The draw takes place every Thursday night at 8.30pm AEST (9.30pm AEDT).
Ticket sales close at 7.30pm AEST on the night of the draw and re-open shortly afterwards. However, for tickets purchased online, sales may close up to three hours before the draw.
You have to pick seven numbers between 1 and 35, and one Powerball number from 1 to 20.
Prizes are won by matching at least two main numbers and the Powerball. The jackpot is won by matching all seven main numbers and the Powerball. There are nine prize divisions in total.
Yes, you can join an online syndicate, buy syndicate shares in store or form your own syndicate with people you know.
You can choose a standard entry, where you pick your numbers yourself, or you can use a Quick Pick to have your numbers randomly selected. You can also play Systems, PowerHits, Pick 5 and Pick 6 entries, and others.
The cost of Powerball is $1.30 per line, plus commission for retailers. In most states, the minimum play is $5.40 for four states. The exception is Western Australia, which offers two games for $2.65.
The amount of time you have to claim a prize from the date of a draw depends on which state you purchased your ticket from. You have the following claim periods in each state:
You are also advised to check with your local state lottery for more information about claim periods.
The exact procedure depends on whether you have played online or in-store, and how much you have won. Generally, though, most prizes will be paid into your account if you play online. Otherwise, you will be able to claim smaller prizes from retail outlets, or you will have to go to a state lottery office or claim by post for larger amounts.
If prize money is not claimed within the specified period, it is used as follows:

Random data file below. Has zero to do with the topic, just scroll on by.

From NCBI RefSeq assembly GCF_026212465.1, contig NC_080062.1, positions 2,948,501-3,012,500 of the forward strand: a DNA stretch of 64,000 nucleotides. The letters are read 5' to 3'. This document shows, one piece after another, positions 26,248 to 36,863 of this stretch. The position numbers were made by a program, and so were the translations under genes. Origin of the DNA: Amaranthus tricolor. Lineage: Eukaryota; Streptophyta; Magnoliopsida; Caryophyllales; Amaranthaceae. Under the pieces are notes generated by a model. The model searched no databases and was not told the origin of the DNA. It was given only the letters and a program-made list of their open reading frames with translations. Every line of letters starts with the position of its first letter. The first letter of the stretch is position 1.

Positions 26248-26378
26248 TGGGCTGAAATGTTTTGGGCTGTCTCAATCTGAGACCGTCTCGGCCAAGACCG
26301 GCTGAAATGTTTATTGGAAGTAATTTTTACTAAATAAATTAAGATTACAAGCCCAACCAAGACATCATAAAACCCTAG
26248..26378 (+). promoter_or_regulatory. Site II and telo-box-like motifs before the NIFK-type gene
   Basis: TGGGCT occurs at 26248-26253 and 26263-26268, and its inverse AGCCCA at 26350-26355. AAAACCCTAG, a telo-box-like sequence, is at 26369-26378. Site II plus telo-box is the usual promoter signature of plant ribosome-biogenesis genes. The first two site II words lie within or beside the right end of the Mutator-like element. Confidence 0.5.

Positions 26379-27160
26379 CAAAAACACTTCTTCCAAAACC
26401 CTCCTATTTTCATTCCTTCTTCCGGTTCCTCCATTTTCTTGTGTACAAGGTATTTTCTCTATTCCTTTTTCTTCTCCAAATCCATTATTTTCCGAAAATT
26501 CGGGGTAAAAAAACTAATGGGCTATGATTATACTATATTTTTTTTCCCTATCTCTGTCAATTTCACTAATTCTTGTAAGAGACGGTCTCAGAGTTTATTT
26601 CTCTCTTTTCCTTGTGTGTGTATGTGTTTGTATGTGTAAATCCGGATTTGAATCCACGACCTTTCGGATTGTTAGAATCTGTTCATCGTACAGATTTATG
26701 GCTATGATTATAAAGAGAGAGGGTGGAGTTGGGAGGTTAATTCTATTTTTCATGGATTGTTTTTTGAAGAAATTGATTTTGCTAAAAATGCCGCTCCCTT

Yes, you can choose numbers online and win prizes wherever you live. See the buy tickets page for more information.
You must be 18 years or older.
Lottery winnings in Australia are tax-free, but you may be liable to withholdings in your own country if you are playing from overseas. You are advised to check with a local tax specialist to find out about your potential liabilities.
The minimum prize pool is $4 million and automatically resets to this amount after the jackpot has been won.
There isn’t a jackpot cap, but there is a rollover limit which prevents the Division 1 prize from going more than 25 draws in a row without a winner. If the jackpot hit this limit, it would have to be split between winners in Division 2. However, this limit is never likely to be required, as typically it only takes a handful of draws for the jackpot to go past $100 million, which drives up ticket sales significantly.
The biggest jackpot ever won was worth $160 million on Thursday 27 October 2022, split between three lucky ticket holders. The winning entries were purchased in New South Wales, Victoria and Western Australia. Find out more on the Winners page.
The next Australia Powerball draw is on Thursday 5th October.
The next jackpot is estimated at $60,000,000.
The draw is broadcast on TV Channel 7 at approximately 20.30 AEST.
You can check the latest results on the Australia Powerball Results page, shortly after each draw has taken place.
The overall odds of winning any prize are 1 in 44, and the odds of claiming the jackpot are 1 in 134,490,400. You can view the odds of winning in each prize division on the Powerball Prizes page.
You may still be able to claim your prize even if you have lost or damaged your ticket. The first step is to complete a Lost or Damaged Ticket Search form if your ticket is not covered by a Winners Circle card, Players Card, Tatts Card or Easiplay Club Card.
Yes, you can remain anonymous if you win the Australia Powerball jackpot. The decision is yours whether to go public or keep your identity private, regardless of your prize amount.
Revenue generated from ticket sales is used to benefit communities in each state, and it is the responsibility of each lottery provider to allocate their funds accordingly. In Western Australia, Lotterywest donates about 33 percent of its revenue to good causes. Tatts Group, which is active in every state except for Western Australia, puts its revenue towards various causes, including schooling, hospitals and sports organisations.
The first draw was held in May 1996, and players had to pick five numbers between 1 and 45 and a Powerball number between 1 and 45.